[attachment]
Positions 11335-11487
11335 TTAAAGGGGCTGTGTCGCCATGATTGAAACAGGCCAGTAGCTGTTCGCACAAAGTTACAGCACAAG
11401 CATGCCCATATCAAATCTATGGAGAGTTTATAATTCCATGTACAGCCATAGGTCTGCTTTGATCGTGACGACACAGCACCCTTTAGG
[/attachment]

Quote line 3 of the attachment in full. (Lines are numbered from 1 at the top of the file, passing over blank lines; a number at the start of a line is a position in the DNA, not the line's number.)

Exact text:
11401 CATGCCCATATCAAATCTATGGAGAGTTTATAATTCCATGTACAGCCATAGGTCTGCTTTGATCGTGACGACACAGCACCCTTTAGG